In its stories on January 5, 2017, and also on January 10, 2017, The Washington Free Beacon for-profit online newspaper has reported that “Ben Rhodes, a White House deputy national security adviser who led the administration’s efforts to mislead Congress about the terms of the Iran nuclear agreement, is under [Congressional] scrutiny in the wake of disclosures he was declined interim clearance status by the FBI in 2008 …”
Under the circumstances, Congress is properly trying to determine if Rhodes was cleared by the FBI to receive access to national security information. Specifically, Congress wants to know if Rhodes had been denied an interim security clearance.
Being denied a security clearance after an appropriate background investigation has been completed and adjudicated is different from simply not applying for the security clearance. Clearances are generally denied when the applicant is unsuitable to hold the clearance. (more…)
By now readers probably know that Katherine Archuleta, director of the U.S. Office of Personnel Management (OPM), resigned Friday. Her politically-expedient “resignation” was inevitable after the compromise of sensitive information in the personnel files of at least 21.5 million present and former federal employees, files OPM is responsible for securely maintaining and storing. The feds suspect that the Ministry of State Security of the People’s Republic of China, the Guojia Anquan Bu or Guoanbu, is behind the data breach.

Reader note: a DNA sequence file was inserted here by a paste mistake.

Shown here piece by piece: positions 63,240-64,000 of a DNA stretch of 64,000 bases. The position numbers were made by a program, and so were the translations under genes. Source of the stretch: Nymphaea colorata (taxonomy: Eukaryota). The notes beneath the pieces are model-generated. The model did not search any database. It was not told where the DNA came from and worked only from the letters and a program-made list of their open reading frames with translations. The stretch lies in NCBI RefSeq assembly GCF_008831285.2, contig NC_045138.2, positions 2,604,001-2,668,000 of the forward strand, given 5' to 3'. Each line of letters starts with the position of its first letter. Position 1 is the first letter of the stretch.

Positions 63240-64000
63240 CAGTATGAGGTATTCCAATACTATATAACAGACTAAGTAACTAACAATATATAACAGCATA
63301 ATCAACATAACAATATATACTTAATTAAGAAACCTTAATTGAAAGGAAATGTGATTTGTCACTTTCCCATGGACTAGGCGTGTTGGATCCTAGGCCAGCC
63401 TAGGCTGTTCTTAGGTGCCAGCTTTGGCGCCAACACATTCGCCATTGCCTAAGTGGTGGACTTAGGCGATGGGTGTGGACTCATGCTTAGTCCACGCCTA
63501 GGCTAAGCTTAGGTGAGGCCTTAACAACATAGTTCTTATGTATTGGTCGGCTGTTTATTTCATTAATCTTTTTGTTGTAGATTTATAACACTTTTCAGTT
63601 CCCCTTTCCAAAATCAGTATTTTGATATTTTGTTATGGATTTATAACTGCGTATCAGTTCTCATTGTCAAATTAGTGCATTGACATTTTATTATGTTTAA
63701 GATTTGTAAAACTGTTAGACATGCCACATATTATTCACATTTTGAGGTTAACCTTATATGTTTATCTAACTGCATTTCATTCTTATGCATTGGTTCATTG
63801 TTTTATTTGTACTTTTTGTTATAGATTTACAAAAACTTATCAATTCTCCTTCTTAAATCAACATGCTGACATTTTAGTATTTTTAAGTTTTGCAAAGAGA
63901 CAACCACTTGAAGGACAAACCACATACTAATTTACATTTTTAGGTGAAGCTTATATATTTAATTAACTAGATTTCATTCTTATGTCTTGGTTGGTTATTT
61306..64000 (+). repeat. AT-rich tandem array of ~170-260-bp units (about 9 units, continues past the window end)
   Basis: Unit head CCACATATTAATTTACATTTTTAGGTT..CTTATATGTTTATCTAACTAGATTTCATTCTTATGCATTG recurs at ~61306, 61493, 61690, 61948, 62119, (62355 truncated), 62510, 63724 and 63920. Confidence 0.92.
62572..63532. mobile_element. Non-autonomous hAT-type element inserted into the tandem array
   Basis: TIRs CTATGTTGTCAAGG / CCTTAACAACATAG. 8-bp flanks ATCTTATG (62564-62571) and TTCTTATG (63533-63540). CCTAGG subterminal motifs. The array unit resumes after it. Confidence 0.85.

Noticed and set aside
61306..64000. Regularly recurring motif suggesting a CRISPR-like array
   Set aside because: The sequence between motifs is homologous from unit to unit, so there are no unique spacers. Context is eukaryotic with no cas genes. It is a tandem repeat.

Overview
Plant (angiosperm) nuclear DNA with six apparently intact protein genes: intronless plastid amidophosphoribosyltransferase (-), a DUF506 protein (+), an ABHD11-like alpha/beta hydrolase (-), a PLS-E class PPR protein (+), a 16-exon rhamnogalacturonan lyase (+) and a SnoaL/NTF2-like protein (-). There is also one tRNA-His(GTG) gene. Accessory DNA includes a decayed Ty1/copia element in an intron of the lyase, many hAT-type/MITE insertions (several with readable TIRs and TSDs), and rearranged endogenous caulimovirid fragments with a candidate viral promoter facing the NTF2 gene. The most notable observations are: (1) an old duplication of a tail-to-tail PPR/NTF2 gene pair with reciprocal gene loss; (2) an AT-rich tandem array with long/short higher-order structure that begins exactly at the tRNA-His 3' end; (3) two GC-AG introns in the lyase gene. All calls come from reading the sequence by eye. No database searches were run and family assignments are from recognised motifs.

Ho-hum. We’ve heard this all before — same song, different orchestra. This time, the amount of data swiped was huge, but so what? Should you or I really care if the Guoanbu filched a ton of Social Security numbers from OPM? No. And yes.
No, because it’s doubtful the Chicoms intend to raid Social Security’s funds (Besides, Congress beat them to it years ago.)
Yes, because if the hack was committed by the Guoanbu or any other competent foreign intelligence agency, the files they got were very sensitive investigative files on applicants for US government security clearances and special accesses. Investigative files — information uncovered during the course of an applicant’s background investigation — not just Social Security numbers. Those files would include credible derogatory information that might reflect on the applicant’s suitability to have access to sensitive classified and special access information affecting the national security. In most instances some of those investigative files are off-limits to even the applicant. That’s precisely the information a foreign intelligence service would love to get its hands on when its case officers are spotting prospective Americans who might be persuaded or induced to betray the United States. (more…)